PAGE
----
While they’re still struggling to shed the image of ‘that rubbish Irish province everyone forgets about’, Connacht have been far from rubbish for some time now – after tasting Heineken Cup rugby a few seasons ago, the Galway side have recruited impressively and smartly (Mils Muliaina!), and the Sportsground is a place where no team really fancies going, regardless of their pedigree. Connacht also hold the distinction of being the first top-flight European side to sign up with BLK when the firm branched out of the Southern Hemisphere last year. They’re now in relatively esteemed company, of course, but let’s take a look at how BLK got on with their second crack at a Connacht shirt…

Last year’s Connacht home jersey offering from BLK was a bit of a strange one – it was a bit busy and a little bit early 2000s for us in principle… and yet the design hung together very well, and we almost liked it in spite of ourselves. The alternate and Euro shirts were equally decent, and all in, it set a good tone for the brand in Europe.

This year, quite a few of the basic elements of the home jersey have been changed. They’ve kept the contrasting shoulder colour thing, which we always really like, but this time, they’ve swapped the colour from black to white. We really like the change – it makes for a more striking jersey, and makes the whole thing look a bit less dour.

Unlike last year, there’s also a great deal more blue used in the jersey this year (just wait until you see how much…), and we think it makes more sense to use that as a darker colour on the shirt than black, as it ties in with the Connacht badge much better.

Now… for the bad stuff. We aren’t opposed to pattern sublimation on modern jerseys at all – when it’s done well, we think it can be really nice. Here, however… well… they’ve adopted a kitchen sink approach to the sublimation that just goes far, far too far. It’s less kitchen sink and more sink, worktops, fridge-freezer, recycling bin… the fucking lot.

If it was just the diamond pattern we’d be totally fine with it. If it was just the griffon, we’d be fine with it. Hell, if it was the diamond pattern with the griffon on it, we’d think it was perhaps a bit much, but be okay with it…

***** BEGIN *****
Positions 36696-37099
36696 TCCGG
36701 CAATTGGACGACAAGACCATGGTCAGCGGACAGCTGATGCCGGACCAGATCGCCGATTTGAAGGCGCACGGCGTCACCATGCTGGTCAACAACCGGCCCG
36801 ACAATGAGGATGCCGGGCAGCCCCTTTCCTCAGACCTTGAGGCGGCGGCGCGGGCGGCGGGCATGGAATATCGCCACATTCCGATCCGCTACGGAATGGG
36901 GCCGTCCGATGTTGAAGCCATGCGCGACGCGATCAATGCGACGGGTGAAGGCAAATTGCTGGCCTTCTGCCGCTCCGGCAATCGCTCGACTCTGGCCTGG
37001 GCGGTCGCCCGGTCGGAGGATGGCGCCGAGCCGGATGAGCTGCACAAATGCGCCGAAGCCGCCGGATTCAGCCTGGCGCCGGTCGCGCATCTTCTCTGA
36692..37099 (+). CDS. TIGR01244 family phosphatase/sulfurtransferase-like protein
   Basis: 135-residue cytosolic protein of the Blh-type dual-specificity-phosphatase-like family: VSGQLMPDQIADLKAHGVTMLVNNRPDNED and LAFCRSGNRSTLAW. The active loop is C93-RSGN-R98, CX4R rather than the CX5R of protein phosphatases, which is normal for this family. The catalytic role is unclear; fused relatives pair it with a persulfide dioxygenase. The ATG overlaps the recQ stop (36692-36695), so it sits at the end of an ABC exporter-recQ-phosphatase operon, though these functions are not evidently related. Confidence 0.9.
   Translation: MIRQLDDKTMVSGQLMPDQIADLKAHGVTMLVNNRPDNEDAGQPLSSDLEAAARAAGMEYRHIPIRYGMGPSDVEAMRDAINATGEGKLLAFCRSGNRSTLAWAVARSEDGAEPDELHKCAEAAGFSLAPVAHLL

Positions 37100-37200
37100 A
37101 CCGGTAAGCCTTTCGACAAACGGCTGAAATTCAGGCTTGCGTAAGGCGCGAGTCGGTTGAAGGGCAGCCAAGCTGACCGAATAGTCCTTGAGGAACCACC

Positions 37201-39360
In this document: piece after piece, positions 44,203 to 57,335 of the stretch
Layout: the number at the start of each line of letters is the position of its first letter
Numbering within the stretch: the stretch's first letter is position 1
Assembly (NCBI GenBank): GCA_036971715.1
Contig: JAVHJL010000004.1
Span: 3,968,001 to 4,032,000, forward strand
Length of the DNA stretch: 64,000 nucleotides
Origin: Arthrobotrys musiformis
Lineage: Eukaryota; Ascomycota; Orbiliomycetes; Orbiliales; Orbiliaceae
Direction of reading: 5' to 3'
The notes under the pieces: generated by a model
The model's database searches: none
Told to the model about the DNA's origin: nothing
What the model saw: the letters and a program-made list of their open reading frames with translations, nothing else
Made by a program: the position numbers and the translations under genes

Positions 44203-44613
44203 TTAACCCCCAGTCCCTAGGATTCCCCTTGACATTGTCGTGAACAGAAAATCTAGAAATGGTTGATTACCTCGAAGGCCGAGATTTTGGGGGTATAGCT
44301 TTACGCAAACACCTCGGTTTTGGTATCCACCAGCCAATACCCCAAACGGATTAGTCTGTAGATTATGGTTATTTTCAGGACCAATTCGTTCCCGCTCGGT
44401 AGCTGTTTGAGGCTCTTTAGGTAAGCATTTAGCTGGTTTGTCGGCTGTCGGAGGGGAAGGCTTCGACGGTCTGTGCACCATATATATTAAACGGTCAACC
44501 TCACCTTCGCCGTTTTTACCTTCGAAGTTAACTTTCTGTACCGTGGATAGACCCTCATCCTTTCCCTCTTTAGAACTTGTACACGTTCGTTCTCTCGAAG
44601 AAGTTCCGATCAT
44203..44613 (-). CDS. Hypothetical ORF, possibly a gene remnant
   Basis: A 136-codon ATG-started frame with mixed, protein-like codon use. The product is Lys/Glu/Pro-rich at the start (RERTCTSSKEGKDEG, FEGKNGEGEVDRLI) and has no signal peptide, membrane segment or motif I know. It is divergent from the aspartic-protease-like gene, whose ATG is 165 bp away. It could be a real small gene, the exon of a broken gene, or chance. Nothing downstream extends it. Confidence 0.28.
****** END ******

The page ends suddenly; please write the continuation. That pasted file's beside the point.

Those slashes, though… Christ. That’s what we assume those weird jagged blue lines across are anyway – slashes of the griffon’s claws. It’s the jersey equivalent of pyrotechnics at the start of a rugby match – unnecessary and ugly overkill to an already bombastic and high-energy affair.

As if that wasn’t enough… well, let’s take a look at the back, shall we?


Hang on, is this the same shirt? Have we got the wrong image or something? Hang on… we’ll just check… nope, this is indeed the back of the same jersey we just showed you.

Yup, in what is rapidly becoming the hot new trend for shirts this year, the back of the jersey is very different to the front – in this case a completely different colour. Interestingly, the last shirt we saw with this back-and-front colour contrast was another green and blue shirt – the new Cardiff Blues European jersey. And we didn’t like that, either…

We’re not sure what the thinking is by making these half-and-half shirts – asides from perhaps giving that very desirable effect of making it look like you’ve had to stitch two shirts together because you can’t afford to buy a new one. Has rugby entered its boho chic phase?

Whatever the designers thought, we just can’t get with it – it looks really stupid, and ruins the overall flow of the jersey – hopefully this trend will be deader than parachute pants by next season.



The alternate kit has the same basic template as the home shirt, and yet for some reason, we can’t bring ourselves to dislike it in the way we do the green jersey. We think it’s the amount of blue used – it doesn’t make the claw slashes stand out quite as much from the rest of the shirt, and while we’re still not exactly handing out awards, it does all hang together a bit more coherently.


Round the back, things are actually a lot better – we’ve got no sublimation or pattern here, but BLK has at least opted to keep the colours consistent. It looks a great deal better, and really makes the blue shoulders/sleeves/sides of the shirt stand out in a pretty handsome way. It just goes to show how much little tweaks to a design we don’t really like can make a massive difference.

So with the home shirt here, this is very much a case of ‘so near, but so far’. There are some really nice elements, and with about 20% less fiddling – namely the slashy front and the dark blue back – this would have been a really handsome jersey indeed. Instead, it’s a little bit of a mess in places. The alternate shirt just goes to demonstrate what a little bit of restraint can do – by simplifying what is basically the same design, they’ve made a perfectly decent shirt here. Not sure it quite manages to redeem the home jersey, however. Pity.




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